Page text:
How to Protect Your Small Business from Critical Failure
Written by Thomas R. Hull, Portfolio Manager and Investment Advisor, Echelon Wealth Partners
This article is not about business strategy, although there are a number of things small business owners need to think about to avoid failure in that arena as well. In Canada, 89% of small and medium-sized businesses fail in a given year due to strategic failures. However, small businesses are more at risk of critical failure due to their size and relative reliance on the owner or specific talent roles within the company. Less than 60% of small businesses (1-4 employees) make it to year six of operation compared to 70% of large companies (50-99 employees). Here are some failure points and how you can avoid them.
A Critical Illness
One of the most damaging events to happen to small businesses results when a key person in the company, usually the owner but it could include a strategic employee, contracts a critical illness or suffers from an accident that causes a lasting disability. It is never a ‘good’ time to talk about these types of unfortunate events, but small businesses can suffer a critical failure when measures are not put in place to alleviate the effects of these events.
There are at least three different types of insurance that can help a business get past these events. If you get injured or contract a rare illness, usually your decision-making capacity remains intact, but being able to carry on the business physically can become an issue. Having bridge financing to either get an owner past the illness or allow a business to hire someone in their place can mean the difference between closing their doors and getting past the unfortunate event.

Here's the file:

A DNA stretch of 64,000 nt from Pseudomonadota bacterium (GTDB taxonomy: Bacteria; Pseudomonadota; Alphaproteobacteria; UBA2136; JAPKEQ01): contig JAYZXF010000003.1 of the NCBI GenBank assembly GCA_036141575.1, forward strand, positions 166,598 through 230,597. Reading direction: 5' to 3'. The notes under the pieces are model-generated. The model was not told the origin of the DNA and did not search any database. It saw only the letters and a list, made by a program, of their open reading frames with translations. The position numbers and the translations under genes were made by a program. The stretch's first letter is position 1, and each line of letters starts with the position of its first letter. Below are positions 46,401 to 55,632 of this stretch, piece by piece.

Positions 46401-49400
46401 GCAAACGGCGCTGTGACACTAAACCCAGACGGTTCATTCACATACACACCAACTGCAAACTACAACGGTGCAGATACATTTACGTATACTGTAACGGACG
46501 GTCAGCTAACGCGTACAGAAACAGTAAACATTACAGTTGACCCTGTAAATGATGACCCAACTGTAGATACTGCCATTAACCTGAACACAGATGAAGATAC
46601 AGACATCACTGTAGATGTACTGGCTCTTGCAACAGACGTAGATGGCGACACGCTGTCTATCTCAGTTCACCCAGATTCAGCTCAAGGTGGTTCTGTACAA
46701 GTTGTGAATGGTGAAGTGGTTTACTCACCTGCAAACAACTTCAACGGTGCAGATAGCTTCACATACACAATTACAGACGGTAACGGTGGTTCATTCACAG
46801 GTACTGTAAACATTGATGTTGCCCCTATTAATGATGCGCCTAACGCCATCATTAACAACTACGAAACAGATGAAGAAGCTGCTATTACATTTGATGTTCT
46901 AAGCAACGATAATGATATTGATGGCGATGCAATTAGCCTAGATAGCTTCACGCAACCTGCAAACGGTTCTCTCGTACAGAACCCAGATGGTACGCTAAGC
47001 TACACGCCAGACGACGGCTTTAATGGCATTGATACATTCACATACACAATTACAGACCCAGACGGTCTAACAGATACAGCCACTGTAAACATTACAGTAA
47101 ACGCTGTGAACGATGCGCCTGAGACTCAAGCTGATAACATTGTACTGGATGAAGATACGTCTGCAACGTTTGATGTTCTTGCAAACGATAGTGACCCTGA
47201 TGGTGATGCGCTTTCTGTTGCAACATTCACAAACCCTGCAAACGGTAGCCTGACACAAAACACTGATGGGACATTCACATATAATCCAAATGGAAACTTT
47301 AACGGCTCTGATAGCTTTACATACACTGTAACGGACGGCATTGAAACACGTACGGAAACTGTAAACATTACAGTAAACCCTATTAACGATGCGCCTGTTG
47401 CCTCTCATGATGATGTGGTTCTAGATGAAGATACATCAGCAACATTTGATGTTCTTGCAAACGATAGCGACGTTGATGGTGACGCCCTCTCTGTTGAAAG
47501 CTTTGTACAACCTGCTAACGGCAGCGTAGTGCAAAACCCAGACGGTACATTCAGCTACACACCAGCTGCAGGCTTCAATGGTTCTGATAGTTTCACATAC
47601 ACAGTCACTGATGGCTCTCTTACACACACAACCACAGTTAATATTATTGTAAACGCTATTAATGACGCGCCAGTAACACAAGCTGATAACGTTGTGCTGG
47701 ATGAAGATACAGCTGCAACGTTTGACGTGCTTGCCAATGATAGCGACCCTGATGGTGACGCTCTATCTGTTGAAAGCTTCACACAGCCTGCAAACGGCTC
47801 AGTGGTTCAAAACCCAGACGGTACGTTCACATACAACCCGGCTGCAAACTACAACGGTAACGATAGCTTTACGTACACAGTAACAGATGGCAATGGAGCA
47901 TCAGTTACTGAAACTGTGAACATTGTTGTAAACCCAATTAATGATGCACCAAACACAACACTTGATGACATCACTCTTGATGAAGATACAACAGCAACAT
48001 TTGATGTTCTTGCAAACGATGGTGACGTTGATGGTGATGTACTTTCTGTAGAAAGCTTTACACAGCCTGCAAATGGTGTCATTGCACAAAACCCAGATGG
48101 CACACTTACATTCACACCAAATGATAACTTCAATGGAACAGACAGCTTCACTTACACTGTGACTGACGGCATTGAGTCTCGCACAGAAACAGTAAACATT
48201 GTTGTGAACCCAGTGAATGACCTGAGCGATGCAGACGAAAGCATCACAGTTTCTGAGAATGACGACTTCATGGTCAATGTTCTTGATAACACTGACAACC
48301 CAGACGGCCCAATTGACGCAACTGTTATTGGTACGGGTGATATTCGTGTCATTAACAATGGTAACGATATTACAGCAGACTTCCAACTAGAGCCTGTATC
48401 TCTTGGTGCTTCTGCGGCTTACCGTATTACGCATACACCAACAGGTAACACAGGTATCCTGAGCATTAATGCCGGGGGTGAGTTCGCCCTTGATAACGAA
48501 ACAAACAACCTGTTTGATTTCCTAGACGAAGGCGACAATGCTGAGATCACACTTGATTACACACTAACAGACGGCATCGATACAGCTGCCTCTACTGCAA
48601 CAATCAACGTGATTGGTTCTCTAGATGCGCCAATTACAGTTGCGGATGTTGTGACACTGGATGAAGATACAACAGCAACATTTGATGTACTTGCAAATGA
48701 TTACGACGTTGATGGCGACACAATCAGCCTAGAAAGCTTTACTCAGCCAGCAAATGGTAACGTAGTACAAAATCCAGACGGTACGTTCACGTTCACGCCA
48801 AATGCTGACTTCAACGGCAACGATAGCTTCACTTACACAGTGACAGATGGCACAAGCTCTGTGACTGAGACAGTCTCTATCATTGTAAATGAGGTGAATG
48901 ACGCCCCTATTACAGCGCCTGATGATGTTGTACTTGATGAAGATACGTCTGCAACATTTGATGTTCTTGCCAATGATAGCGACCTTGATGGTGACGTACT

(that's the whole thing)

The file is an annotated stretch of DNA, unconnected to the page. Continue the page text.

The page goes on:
Insurance companies offer three insurance products that can provide bridge financing. They include key person, critical illness and disability insurance. As one in three women and one in two and a half men will suffer from a critical illness in their lifetime in Canada, protecting your small business is simply prudent.
Loss of a Decision Maker
Another type of a critical failure for small businesses include a catastrophic event to the same key person or persons that run the company should they become mentally incapacitated and unable to make key decisions for the company, even ones that may include winding down the business or preparing it for sale. Without a living will or Power of Attorney (POA), the owner of the small business is at risk of creating an artificial failure for the company.
A difficult conversation around mental capacity should be had. A POA and a living will allow for someone else to pick up key decisions for the decision-maker. It is important to distinguish in your POA the difference between decisions for business and personal matters. Maybe you would trust one person to make decisions for each situation, but not both.
Loss of Succession
Have you thought about how to pass on your business to the next generation? Even if you do not become ill or incapacitated, succession planning for a family or small business is a key component for their continued success. Here are just some of the questions that arise in this discussion:
- Is there a family member willing to take over the business?
- Could you sell your business?
- Do you want a one-time payout, or would you accept a percent of cash-flow over a period of time, similar to a pension?
- Is the business ready for sale?
- What are the tax implications if you sell?
- Are you willing to give up control of your company to another person?
Without a proper business succession plan in place, many issues arise in the transfer or sale of it, including tax and legal consequences for your estate or loved ones. With a succession plan, you can enjoy retirement or stay involved to help the next generation succeed.
If you have built up a successful small business and made it past the five-year mark, isn’t it time you put protections in place to ensure the continued success of your business and passion?